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Credit Mishaps

The Foreclosure Process and What To Do Afterwards

A foreclosure is one of the most credit-damaging events that can ever appear in your credit history. What's even worse is that foreclosures stay on your credit report for at least seven years. No, a foreclosure won't ruin your credit rating forever. But having a foreclosure on your credit report will lower your credit score until you're able to re-establish good credit — and that takes time.
Unfortunately, a low credit score virtually guarantees that you will pay higher interest rates on home and auto loans, credit cards or other forms of credit. How much more will you pay? Experts say that a person with a low credit score, say, below 600, will likely receive mortgage interests rates that are nearly 3% higher than someone with a score above 700. In a worst case, you may be denied credit altogether.
There has been a lot of talk about foreclosure trends in the news especially in recent years. With many Americans spending well beyond their means, foreclosures have become a common part of the overall real estate landscape. Since a foreclosure will lower your credit score, you need to know the facts about bank foreclosures if you plan to buy a home, or if you currently own a home and foresee any problems making the payments.

What exactly is a bank foreclosure?

A bank foreclosure occurs when a bank claims ownership of a property because the property owner has fallen behind on or stopped making mortgage payments. Generally, after three missed payments, banks will start the foreclosure process by sending you written notification that you are in default — or failing to meet the payment obligations of the mortgage agreement. Unless you pay the overdue amount owed, the property will be sold at public auction. 

If you're interested in finding out about foreclosure laws in your state, please see our directory of Foreclosure Laws for All 50 States.

One important point to remember: In general, banks want to avoid foreclosures as much as homeowners do. The reason is simple: Banks make more money when a mortgage is successfully paid off. In fact, most banks will often try to avoid a foreclosure, if possible.

Can a foreclosure be deleted from your credit report history?

If foreclosure proceedings are filed against you, there is no legitimate way to have that information removed from your credit report — at least not for seven years. After that, the foreclosure can only be removed from your credit report, which is your official credit history, after you send a written request to the three major credit reporting bureaus.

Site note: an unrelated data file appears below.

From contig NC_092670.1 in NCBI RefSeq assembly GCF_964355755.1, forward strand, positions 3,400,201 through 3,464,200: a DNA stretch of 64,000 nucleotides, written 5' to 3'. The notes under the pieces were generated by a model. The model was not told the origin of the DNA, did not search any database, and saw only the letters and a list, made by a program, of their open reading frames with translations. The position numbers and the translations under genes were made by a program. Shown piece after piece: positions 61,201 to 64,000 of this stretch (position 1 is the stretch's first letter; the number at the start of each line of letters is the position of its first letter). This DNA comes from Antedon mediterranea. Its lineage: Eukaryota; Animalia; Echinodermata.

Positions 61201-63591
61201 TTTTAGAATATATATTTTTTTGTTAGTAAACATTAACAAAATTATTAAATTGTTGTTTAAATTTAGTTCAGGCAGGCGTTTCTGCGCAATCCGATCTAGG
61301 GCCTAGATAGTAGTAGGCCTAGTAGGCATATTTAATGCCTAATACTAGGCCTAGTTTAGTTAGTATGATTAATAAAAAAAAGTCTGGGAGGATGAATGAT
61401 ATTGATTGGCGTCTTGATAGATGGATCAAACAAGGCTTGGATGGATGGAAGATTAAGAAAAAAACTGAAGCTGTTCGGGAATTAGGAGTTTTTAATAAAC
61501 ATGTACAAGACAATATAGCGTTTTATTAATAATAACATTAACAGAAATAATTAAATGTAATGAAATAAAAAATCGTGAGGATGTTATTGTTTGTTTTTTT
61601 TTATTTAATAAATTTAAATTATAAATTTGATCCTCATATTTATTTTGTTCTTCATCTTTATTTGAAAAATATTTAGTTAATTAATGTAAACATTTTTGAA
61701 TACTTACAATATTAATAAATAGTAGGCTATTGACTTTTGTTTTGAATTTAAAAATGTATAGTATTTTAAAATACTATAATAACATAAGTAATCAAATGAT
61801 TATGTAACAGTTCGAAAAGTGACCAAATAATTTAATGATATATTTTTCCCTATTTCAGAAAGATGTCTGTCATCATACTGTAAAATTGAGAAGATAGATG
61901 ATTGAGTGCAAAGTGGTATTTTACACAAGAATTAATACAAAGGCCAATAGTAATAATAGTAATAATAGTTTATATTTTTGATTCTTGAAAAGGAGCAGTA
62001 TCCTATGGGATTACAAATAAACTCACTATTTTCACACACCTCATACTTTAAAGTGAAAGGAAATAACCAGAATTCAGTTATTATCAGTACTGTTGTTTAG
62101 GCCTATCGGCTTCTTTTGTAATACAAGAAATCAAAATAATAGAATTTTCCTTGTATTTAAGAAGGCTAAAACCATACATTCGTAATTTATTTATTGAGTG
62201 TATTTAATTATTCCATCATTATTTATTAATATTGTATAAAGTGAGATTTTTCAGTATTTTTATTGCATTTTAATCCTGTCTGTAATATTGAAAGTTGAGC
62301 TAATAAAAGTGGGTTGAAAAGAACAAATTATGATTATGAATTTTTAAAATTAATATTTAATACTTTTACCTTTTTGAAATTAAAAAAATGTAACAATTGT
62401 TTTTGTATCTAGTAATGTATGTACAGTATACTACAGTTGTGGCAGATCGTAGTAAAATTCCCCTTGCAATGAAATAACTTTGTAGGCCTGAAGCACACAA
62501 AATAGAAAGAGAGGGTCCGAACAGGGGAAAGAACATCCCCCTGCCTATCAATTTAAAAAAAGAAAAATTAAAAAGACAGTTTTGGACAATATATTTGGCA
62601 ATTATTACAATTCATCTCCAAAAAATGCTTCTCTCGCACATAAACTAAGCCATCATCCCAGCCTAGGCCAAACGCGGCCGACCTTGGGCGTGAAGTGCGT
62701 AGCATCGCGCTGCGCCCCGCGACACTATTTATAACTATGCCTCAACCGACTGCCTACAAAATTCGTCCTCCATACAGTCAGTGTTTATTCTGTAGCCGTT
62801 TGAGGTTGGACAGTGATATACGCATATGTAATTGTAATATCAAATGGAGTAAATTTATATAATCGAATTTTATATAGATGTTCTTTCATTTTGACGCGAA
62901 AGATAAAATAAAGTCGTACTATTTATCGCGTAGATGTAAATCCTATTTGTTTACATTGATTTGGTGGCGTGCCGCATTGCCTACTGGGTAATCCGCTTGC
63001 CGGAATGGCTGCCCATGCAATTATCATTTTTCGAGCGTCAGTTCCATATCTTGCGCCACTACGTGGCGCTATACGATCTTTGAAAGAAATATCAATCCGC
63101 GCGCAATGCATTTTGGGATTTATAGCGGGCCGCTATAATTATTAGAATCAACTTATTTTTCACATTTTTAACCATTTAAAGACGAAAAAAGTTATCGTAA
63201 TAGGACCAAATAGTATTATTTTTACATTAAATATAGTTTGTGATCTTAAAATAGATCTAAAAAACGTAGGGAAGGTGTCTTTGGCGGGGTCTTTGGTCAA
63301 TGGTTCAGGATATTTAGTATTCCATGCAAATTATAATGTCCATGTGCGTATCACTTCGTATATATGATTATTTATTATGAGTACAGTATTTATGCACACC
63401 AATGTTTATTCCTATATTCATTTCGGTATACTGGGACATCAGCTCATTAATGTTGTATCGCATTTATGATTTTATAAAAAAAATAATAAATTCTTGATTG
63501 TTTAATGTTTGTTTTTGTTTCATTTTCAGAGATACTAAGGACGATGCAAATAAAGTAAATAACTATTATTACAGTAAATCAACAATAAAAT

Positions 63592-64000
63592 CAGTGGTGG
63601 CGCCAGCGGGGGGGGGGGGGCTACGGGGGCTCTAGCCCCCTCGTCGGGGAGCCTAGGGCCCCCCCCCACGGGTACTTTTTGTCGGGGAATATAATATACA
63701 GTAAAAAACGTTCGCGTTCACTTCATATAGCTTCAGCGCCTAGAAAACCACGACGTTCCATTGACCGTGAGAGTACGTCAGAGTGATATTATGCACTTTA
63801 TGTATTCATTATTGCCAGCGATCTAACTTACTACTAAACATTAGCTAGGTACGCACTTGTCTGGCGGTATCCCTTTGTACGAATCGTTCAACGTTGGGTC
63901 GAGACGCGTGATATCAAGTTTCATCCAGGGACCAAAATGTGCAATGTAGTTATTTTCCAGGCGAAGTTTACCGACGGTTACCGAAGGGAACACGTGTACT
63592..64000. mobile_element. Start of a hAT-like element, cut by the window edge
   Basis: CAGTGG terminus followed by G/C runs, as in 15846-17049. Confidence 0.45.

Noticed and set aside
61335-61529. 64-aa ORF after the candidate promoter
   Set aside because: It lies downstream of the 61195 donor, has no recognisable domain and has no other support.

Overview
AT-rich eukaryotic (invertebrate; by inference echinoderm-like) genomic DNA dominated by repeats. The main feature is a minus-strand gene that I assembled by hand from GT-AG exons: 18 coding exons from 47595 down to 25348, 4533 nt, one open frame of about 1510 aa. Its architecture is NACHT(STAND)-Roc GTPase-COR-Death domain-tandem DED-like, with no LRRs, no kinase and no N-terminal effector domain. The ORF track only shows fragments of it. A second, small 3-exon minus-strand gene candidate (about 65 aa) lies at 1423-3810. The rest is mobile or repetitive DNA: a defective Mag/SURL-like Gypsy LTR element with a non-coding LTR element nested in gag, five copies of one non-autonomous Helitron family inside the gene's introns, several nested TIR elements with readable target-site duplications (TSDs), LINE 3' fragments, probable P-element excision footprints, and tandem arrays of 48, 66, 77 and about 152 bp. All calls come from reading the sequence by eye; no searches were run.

What to do after a Foreclosure

Foreclosure can be a dark cloud hanging over your credit score for years, especially if you want to purchase a home. However, if you have a poor credit score because of foreclosure, you don't have to be stuck with a bad credit mortgage with an unreasonably high interest rate.
During the first two years after foreclosure, your options will be limited when shopping for a new mortgage, as lenders generally won't approve a loan. However, this gives you the time to go into a plan of action.  Homeownership is just around the corner!

Steps for damage repair
There are things you can do to reverse a bad credit rating.

Ultimately, lenders want to see a dependable track record.
Purchasing a new home will probably mean saving for a down payment all over again. And mortgage interest rates following a foreclosure may be outrageously inflated, up to three or four percentage points above current rates. However, the more you can put toward a down payment, the better your mortgage terms will be.
The key to lowering your mortgage interest rate, therefore, is to increase your savings rate. In order to do this, patience is key. Draft a budget that includes saving a portion of your monthly income into a savings account.
Since mortgage lenders review the last two years of your credit history, it's a good idea to document in writing why you have a foreclosure on your credit report. Review your credit each year, making sure there are no inaccuracies.  Keep improving your credit month, by month.

Be a smart shopper
Ultimately, savvy shopping is the key to a new loan. Compare prices online to get the best deal.  Don’t get caught up in a “fix-it quick” scheme.  Time is on your side.
Keep your spending in check, and you can secure a credit loan despite the foreclosure in your credit history. Once you do, the clouds will disappear, allowing the sun to shine brightly on your home.

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